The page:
Despite the vehicle’s credentials and (mostly) straight-forward scenario, SHEPHERD ran into a censorship problem with the Production Code. In a scene where Matt gives Sammy a lace collar for her dress, the excited girl-woman rushes behind a curtain and disrobes to try it on. Her bare back in Technicolor made the church-goin’ scissor militia go ballistic. Hathaway, Field, and Wayne, anticipating such idiocy, personally visited the Code offices and swore that the cut to the woman’s back was actually that of a boy they found on the Paramount lot. Consoled, the Board breathed a sigh of relief, and let it slide – while the director and stars snickered their way back to the studio. Years later, Field would tease fans by stating that the new (late-1960s) screen permissiveness had nothing on her; she did the first nude scene in a major color movie.

The Technicolor itself got some primo notices (and deservedly so); an early sequence where a shot moonshiner is tracked by red droplets spattering the mountain greenery drew gasps from the audiences. Hey, I can remember in the Sixties when blood in color was still a shocker. It was, nevertheless, even in 1941, a Paramount tried-and-true (or hue) standard. In their 1924 two-strip pic, Wanderer of the Wasteland, the first all-color western (now sadly, lost), a similar effect was used. Reportedly, it resulted in screams from the audience, and, possibly, a few faintings.

The Kino-Lorber Blu-Ray of SHEPHERD OF THE HILLS (from 35MM elements) is generally quite wonderful, very sharp with often realistic, colors throughout. It intentionally discards the “musical” look, but just the same, remains stunning and natural. Extras include a related trailer gallery, and audio commentary by author Simon Abrams.

In closing, I must relate a personal connection to the picture. Back in 2003, my wife and I spent a week in Santa Barbara visiting our pals, Harry Carey, Jr. and his lovely spouse Marilyn. In 1941, we were told, to highlight SHEPHERD and to honor Carey, Sr.’s 35th year in the movies, Paramount threw him a huge gala. A mammoth tapestry was laid out that everyone who was anyone in the industry (both in front of and behind the cameras) signed. Carey (aka Dobe) asked me if I noticed anything unusual. I was, frankly, too much in awe to comment. He showed me John Wayne’s name on one side of the parchment…then John Wayne’s name on the opposite end. He laughingly explained, “Duke and [John] Ford arrived late, and drunk out of their minds. When he heard about the tapestry, Wayne roared, ‘Let me sign it! I gotta sign it,’ which he did before stumbling off to party. Later in the evening, he returned demanding, ‘Where’s this thing to sign? Let me sign it!’ Rather than reminding him that he already did so (and probably making a scene), my very wise dad said, ‘Sure, Duke, right over here.’ So John Wayne got to sign the memento twice.”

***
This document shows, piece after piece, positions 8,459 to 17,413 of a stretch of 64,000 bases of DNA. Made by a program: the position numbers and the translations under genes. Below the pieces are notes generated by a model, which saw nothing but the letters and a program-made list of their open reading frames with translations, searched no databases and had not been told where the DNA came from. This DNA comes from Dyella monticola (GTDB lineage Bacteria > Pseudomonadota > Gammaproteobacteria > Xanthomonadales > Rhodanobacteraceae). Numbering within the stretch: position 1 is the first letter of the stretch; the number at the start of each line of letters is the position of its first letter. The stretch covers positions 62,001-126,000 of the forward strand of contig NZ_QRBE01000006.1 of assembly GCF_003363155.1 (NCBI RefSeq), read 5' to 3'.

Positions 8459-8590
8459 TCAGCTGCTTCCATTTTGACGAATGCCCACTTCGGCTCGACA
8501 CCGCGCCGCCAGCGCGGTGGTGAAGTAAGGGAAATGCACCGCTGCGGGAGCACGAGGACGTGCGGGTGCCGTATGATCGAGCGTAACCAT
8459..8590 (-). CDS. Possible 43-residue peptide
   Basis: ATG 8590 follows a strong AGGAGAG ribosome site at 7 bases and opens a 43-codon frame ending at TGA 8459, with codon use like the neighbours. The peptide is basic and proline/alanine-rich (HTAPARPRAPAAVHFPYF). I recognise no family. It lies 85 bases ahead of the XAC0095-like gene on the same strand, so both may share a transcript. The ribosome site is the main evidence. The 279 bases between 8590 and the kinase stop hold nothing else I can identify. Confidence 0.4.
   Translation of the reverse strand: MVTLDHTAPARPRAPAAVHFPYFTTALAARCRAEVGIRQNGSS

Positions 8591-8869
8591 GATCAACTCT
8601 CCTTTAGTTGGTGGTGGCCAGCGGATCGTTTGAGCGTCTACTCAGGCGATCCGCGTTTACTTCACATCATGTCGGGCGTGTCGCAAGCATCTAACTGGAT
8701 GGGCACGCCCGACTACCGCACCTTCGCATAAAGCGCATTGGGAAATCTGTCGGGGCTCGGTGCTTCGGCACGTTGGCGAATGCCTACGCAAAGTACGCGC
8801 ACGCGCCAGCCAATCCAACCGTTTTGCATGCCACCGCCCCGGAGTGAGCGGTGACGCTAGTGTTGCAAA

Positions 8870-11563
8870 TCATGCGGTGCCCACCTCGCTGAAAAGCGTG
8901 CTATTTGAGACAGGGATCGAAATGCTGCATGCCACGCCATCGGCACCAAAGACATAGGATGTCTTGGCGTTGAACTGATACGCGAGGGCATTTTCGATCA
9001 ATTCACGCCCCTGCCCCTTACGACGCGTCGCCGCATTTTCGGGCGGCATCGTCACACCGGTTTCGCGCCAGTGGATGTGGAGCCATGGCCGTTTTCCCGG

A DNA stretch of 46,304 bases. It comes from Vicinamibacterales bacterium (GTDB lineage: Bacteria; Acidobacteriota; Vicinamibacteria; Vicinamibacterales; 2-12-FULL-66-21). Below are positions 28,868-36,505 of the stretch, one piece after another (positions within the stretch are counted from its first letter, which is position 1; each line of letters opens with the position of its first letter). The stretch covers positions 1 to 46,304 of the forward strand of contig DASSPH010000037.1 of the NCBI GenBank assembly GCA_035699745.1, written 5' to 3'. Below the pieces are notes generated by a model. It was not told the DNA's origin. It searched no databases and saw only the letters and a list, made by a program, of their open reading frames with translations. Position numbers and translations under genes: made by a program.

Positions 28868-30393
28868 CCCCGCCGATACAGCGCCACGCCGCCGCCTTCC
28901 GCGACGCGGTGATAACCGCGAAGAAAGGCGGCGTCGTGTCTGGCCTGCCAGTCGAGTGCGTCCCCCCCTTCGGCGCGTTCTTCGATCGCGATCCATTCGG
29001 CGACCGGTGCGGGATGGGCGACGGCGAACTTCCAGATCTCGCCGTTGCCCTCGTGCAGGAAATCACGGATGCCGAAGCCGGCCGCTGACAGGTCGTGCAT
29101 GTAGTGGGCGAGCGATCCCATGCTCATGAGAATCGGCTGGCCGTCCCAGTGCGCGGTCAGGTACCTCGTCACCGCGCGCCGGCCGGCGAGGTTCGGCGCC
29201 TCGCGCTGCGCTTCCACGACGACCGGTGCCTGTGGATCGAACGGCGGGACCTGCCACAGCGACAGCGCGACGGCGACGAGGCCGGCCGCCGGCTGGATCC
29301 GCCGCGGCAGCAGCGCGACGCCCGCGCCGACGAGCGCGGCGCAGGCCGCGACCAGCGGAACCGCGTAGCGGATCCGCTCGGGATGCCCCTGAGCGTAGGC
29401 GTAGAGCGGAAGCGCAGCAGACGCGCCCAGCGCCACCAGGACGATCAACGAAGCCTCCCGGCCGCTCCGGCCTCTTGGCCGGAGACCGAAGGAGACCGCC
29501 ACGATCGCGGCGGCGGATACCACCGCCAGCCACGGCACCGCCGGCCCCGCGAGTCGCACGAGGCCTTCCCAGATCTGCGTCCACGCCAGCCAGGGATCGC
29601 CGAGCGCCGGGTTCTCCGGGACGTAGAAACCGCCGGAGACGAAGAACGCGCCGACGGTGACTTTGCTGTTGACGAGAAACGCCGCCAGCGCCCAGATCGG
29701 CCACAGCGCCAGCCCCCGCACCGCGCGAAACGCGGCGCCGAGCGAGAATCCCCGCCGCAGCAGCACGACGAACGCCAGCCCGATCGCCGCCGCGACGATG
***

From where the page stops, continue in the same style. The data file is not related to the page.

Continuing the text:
Seems like Duke must have been guzzling some of Matt’s brew.

THE SHEPHERD OF THE HILLS. Color. Full frame [1.37:1; 1080p High Definition]; 2.0 DTS-HD MA. Kino-Lorber Studio Classics/Universal Studios. CAT # K25131. SRP: $24.95.

Yellow/Cyan/Magenta is the New Black


Leave it to Fritz Lang to take Technicolor to a foreboding new level with his imbibition hue-and-tone debut, 1940’s THE RETURN OF FRANK JAMES, a limited edition Twilight Time Blu-Ray, released in conjunction with 20th Century-Fox Home Entertainment.